Preparation of collagen gel

Neutrophil granulocytes were incorporated into 3D type I collagen lattices consisting of non-pepsinized rat-tail collagen (final concentration: 2.2 mg/ml; BD Biosciences). The collagen gels were prepared under sterile conditions by mixing cells suspended in RPMI 10% FBS (5×105 cells/ml) with 0.1 M NaOH (9% v/v), RPMI 10× (7% v/v) and collagen solution (84% v/v). All components were kept on ice during the preparation, except for the cell suspension that was added at the end. Once cells were added, the solution was placed in one of the compartments of the chamber, previously sterilized in autoclave. The chamber was incubated at 37°C and 5% CO2 for 20 min to induce collagen polymerization. The collagen morphology after polymerization can be observed using confocal microscopy by exploiting the reflection of collagen fibres as shown in Figure 1.C.

Time-lapse microscopy workstation

Microscopy observations were carried out by using a video microscopy time-lapse workstation [37][39]. The microscope (Zeiss Axiovert 200, 10× objective) is equipped with a high sensitivity cooled CCD camera (Hamamatsu Orca AG) and motorized stage, focus and filter wheel for automated 6D time-lapse imaging. It is worth mentioning that the assay proposed here can be run at higher magnifications and in epifluorescence or confocal microscopy as well. The whole workstation is driven by a control macro operated in the Labview software environment. The microscope is also equipped with a home-made incubator capable of keeping the sample temperature at 37±0.1°C in a saturated moisture atmosphere with 5% CO2. During the experiments, images in the sample well of the chemotaxis chamber were acquired at approximately 2 mm from the membrane along the y direction and at the center along the x direction (see axes orientations in Figure 1.B). The collagen gel was periodically scanned by optically imaging 5 layers separated by a 20 µm distance along the focus (z) direction within the collagen gel. The overall collagen gel thickness in the sample well was around 5 mm and the lowest z layer of the image stack was chosen to be approximately 400 µm from the bottom glass to avoid possible wall effects (such as surface-induced local orientation of collagen fibres). The frequency of acquisition was set to 1 image per minute, which was high enough to allow accurate tracking of cell trajectories based on the average speed of neutrophils (a few microns per minute).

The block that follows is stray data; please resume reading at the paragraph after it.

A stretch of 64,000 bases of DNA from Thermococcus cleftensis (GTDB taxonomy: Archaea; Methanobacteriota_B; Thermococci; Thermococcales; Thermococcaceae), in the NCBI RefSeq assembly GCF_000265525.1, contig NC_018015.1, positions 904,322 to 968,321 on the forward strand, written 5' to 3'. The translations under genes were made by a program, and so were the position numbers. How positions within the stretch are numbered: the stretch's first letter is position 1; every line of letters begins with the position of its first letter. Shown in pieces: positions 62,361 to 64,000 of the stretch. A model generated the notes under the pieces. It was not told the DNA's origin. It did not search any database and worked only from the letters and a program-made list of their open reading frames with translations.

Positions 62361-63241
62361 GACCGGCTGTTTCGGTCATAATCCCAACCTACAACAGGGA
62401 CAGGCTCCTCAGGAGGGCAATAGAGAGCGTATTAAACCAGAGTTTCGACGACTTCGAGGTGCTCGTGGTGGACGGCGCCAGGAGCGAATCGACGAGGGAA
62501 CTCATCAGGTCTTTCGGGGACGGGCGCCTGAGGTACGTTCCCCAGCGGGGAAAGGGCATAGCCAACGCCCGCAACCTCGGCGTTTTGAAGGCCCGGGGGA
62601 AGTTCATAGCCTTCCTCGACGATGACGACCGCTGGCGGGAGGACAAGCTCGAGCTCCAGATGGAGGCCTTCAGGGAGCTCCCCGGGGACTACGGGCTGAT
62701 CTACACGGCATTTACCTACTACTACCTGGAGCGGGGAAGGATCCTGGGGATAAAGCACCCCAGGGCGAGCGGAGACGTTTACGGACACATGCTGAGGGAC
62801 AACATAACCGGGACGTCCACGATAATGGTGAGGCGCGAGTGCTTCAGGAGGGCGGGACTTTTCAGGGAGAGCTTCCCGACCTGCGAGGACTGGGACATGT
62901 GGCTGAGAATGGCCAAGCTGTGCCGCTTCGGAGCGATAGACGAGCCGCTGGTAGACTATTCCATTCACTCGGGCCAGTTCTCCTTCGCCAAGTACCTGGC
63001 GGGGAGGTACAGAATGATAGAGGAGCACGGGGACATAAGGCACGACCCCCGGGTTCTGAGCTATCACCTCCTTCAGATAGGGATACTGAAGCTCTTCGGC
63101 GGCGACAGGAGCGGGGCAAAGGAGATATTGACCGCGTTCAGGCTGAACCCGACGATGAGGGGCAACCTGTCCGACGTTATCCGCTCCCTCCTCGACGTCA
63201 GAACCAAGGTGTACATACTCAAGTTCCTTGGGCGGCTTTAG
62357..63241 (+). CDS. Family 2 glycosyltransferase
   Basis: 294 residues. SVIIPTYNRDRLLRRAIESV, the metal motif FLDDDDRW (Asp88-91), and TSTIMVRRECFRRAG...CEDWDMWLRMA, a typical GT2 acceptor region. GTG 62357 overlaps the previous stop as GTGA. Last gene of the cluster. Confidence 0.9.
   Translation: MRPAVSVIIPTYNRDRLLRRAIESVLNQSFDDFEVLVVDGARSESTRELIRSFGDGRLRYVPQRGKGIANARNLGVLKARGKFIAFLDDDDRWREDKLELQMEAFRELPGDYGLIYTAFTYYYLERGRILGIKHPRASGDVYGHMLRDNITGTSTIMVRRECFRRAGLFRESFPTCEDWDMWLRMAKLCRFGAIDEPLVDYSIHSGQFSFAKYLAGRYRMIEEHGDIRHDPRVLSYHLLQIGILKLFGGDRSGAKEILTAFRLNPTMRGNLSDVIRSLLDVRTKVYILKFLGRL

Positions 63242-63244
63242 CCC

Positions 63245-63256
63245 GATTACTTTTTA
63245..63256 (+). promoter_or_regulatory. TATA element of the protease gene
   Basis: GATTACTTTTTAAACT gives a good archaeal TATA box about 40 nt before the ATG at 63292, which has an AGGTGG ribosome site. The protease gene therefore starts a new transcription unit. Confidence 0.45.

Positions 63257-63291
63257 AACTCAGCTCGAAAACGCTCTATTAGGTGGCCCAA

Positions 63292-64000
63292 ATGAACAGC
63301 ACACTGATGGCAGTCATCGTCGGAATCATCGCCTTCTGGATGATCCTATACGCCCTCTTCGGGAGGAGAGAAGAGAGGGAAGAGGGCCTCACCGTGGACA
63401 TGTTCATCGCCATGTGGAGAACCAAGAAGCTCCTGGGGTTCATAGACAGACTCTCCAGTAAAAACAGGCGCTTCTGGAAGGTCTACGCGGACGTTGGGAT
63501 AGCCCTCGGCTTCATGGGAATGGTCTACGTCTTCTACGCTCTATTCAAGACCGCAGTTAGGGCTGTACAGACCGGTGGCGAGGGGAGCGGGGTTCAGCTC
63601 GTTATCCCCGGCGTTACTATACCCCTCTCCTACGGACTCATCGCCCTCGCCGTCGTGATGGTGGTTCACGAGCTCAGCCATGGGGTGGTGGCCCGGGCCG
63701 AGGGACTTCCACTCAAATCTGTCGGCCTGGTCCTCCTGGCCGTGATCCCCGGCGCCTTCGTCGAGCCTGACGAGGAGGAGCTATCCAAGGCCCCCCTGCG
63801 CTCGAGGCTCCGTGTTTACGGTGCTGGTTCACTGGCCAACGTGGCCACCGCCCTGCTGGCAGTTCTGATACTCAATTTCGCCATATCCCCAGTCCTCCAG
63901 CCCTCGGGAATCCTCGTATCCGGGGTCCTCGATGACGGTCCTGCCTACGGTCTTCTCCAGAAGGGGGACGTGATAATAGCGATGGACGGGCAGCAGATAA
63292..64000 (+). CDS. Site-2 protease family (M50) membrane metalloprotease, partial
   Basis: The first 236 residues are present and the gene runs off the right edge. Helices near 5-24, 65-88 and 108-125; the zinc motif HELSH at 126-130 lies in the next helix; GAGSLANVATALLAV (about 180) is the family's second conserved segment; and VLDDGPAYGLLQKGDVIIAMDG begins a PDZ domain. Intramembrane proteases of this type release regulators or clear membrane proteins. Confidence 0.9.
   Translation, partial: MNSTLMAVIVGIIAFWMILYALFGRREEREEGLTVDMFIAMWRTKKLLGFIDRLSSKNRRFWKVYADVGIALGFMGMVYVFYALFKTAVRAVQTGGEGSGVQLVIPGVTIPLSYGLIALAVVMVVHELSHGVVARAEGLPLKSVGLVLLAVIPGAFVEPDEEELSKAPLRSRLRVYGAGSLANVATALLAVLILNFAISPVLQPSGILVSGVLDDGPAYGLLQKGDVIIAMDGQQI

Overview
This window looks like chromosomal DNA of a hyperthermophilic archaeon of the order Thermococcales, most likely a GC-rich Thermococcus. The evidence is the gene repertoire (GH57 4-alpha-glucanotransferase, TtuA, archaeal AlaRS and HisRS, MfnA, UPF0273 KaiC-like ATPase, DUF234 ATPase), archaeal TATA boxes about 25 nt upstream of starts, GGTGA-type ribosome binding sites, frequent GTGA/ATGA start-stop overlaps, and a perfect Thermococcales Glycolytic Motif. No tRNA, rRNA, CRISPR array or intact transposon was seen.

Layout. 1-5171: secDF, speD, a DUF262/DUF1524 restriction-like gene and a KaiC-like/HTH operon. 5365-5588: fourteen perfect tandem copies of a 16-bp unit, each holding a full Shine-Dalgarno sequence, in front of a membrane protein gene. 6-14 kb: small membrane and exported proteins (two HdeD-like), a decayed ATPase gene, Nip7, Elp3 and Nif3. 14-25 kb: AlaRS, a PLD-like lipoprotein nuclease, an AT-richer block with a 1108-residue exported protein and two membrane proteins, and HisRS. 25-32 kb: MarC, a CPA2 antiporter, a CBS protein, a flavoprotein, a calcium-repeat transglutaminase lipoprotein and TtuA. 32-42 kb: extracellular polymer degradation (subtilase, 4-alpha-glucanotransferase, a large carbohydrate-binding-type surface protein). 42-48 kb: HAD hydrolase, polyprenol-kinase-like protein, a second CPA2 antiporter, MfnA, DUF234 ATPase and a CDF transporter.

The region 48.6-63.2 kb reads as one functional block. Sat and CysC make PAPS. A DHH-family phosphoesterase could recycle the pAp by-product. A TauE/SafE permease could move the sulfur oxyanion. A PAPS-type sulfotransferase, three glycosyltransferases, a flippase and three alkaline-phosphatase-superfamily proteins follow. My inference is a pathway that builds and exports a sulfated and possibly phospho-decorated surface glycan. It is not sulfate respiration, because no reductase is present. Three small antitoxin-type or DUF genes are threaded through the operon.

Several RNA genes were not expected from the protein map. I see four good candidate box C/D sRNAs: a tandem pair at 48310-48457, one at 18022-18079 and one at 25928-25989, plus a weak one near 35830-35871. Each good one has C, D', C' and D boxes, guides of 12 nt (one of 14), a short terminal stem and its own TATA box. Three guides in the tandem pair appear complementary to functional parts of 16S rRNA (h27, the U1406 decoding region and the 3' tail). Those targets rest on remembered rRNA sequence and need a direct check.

Chemotactic Factor (CF) concentration profile measurements

In order to quantify the chemoattractant concentration profile, a preliminary characterization of the chemotactic chamber was made by using fluorescently labelled dextran (FITC-dextran), having a molecular weight (10 kDa) comparable to that of IL-8 (8.5 kDa). The fluorescence intensity can be easily related to FITC-dextran concentration by means of a proper calibration, which was done by performing a set of experiments with FITC-dextran solutions having concentrations in the range 0.2 µM–120 µM. The solutions were loaded in a multiwell plate, which was incubated for 20 minutes to allow collagen gelification. Fluorescence images were acquired within each well by using the same optics, light power and CCD settings. The mean gray level, as calculated from the image histogram, was found to be a linear function of FITC-dextran concentration, as reported in the inset of Figure 2.C.

Figure 2. Chemoattractant diffusion.